In 2009, the indexation of Family Tax Benefit Part A was switched from a more generous earnings index to a lower prices index, while some thresholds were frozen at their nominal rates. If these changes had not been made, the base rate would now be A$10 a fortnight higher, and the higher income test threshold would be over $107,000 a year rather than just over $94,000.
While these changes will have affected higher-income families more than lower-income families, over time they will increasingly affect middle- and lower-income families. For example, in 2009 the number of children for whom Family Tax Benefit Part A was paid were about 80% of dependent children, but the most recent figures for 2012 show that the equivalent number was 69%. It will have undoubtedly fallen since then.
If these trends continue, a shrinking portion of families will receive assistance. This raises concerns about horizontal equity among families with and without children and potentially undercuts popular and political support for assisting families further down the income scale.
In January 2013, the then-Labor government moved almost 100,000 parents from the Parenting Payment to the Newstart unemployment benefit. This left the affected parents between $60 and $160 a week worse off.
The 2014-15 budget went even further. Family assistance appears to be a “big ticket” budget item with a current annual cost of around $20 billion, but in fact this is only around 5% of total federal budget spending. If implemented, proposed changes to family payments would provide 35% of estimated spending reductions and, in many cases, have a severe impact on lower-income families.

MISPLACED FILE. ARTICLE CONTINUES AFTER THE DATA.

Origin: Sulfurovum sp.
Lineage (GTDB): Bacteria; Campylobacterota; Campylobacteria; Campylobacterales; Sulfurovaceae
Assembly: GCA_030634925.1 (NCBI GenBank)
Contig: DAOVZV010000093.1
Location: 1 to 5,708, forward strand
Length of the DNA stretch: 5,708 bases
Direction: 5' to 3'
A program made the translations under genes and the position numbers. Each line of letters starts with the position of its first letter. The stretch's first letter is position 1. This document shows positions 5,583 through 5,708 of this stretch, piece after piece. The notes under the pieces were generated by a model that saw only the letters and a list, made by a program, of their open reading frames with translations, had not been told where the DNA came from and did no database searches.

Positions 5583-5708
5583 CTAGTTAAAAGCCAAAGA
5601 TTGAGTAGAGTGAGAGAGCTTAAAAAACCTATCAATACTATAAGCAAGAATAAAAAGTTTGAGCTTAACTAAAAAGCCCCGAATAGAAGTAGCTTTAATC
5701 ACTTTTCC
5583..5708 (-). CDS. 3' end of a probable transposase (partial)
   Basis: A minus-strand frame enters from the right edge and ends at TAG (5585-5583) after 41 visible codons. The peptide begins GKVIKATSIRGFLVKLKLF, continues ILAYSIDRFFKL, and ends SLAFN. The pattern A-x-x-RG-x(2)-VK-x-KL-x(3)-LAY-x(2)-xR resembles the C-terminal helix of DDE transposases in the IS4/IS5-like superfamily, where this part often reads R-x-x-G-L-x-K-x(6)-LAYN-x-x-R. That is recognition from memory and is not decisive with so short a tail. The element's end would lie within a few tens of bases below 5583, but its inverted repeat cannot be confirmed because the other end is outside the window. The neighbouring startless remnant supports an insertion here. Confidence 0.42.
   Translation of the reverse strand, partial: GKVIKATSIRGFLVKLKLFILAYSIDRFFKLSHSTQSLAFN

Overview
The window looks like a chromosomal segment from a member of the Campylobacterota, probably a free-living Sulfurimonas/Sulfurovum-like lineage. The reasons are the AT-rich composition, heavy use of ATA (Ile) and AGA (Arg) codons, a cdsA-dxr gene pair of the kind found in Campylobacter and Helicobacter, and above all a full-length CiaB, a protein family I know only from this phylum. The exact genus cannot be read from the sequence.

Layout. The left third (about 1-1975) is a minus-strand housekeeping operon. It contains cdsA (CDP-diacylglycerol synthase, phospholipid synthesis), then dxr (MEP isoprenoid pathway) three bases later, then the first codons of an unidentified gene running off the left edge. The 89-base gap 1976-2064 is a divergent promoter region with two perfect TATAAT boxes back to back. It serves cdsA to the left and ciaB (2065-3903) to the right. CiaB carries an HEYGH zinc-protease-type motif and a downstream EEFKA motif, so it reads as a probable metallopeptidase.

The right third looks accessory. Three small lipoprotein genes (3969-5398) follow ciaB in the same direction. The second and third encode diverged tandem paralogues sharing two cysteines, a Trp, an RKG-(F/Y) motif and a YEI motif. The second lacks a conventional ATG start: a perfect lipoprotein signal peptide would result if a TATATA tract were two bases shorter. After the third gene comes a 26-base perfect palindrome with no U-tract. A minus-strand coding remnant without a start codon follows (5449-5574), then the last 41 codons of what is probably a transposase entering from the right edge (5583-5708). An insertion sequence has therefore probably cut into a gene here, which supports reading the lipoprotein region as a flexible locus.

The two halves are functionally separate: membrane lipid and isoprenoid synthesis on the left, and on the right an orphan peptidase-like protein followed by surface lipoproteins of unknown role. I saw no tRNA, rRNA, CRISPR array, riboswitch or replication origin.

Two proposals in particular are of concern. The non-indexation of Family Tax Benefit payments for a period of two years would have the largest proportional impact on low-income families receiving the maximum rate of payment. This is generally those on benefits or in low-paid work. These families would be between $8 and $11 per child per fortnight worse off in real terms.
The strongest negative impact would come from the proposed ending of Family Tax Benefit Part B once the youngest child is of school age. If this proposal goes through, an unemployed lone parent with one eight-year-old child would lose $54 per week or 12% of their disposable income. Lone parents earning around two-thirds of the average wage would lose between 5.6% and 7% of their disposable income. A single-income couple with two school-age children and average earnings loses $82 per week or 6% of their disposable income.
The impacts would be particularly severe on lone parents, who have already gone backwards by being moved from the Parenting Payment to Newstart in 2013.
So while Australia seems to have improved significantly in UNICEF’s latest report card, the future for children in low-income families here appears bleaker.
Peter Whiteford receives funding from the Australian Research Council. He was a member of the international advisory board for the preparation of Report Card 12.